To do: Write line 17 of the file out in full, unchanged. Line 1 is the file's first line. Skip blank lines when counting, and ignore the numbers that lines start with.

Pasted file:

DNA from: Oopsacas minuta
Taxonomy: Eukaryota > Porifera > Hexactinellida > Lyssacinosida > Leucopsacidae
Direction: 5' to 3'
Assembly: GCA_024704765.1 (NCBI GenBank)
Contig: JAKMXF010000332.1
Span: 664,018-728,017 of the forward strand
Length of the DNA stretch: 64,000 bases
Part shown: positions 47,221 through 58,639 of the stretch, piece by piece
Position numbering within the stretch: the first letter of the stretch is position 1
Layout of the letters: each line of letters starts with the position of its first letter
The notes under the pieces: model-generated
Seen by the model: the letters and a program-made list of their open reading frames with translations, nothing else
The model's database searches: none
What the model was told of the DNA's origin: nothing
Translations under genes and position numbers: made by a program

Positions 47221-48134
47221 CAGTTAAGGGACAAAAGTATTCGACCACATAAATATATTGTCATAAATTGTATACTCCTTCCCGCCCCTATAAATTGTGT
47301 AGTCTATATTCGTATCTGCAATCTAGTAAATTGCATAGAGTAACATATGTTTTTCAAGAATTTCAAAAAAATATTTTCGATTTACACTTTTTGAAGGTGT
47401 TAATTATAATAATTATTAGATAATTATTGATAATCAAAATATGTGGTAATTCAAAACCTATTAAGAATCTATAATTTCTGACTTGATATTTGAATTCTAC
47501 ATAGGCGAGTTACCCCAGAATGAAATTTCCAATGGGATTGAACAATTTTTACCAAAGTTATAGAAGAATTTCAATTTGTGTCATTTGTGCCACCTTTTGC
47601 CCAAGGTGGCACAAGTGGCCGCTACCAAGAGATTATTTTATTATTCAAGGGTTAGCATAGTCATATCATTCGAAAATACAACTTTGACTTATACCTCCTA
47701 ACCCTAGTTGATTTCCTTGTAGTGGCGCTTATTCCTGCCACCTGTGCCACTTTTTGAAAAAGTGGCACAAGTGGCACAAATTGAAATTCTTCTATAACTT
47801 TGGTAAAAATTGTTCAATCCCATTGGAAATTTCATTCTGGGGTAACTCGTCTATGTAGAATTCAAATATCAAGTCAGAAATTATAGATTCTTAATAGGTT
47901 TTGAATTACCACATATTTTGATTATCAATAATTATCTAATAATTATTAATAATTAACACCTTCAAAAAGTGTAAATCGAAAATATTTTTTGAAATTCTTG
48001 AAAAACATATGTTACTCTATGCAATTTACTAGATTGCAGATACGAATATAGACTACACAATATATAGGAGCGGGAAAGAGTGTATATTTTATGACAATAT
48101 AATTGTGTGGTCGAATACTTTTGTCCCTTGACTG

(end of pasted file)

47221 CAGTTAAGGGACAAAAGTATTCGACCACATAAATATATTGTCATAAATTGTATACTCCTTCCCGCCCCTATAAATTGTGT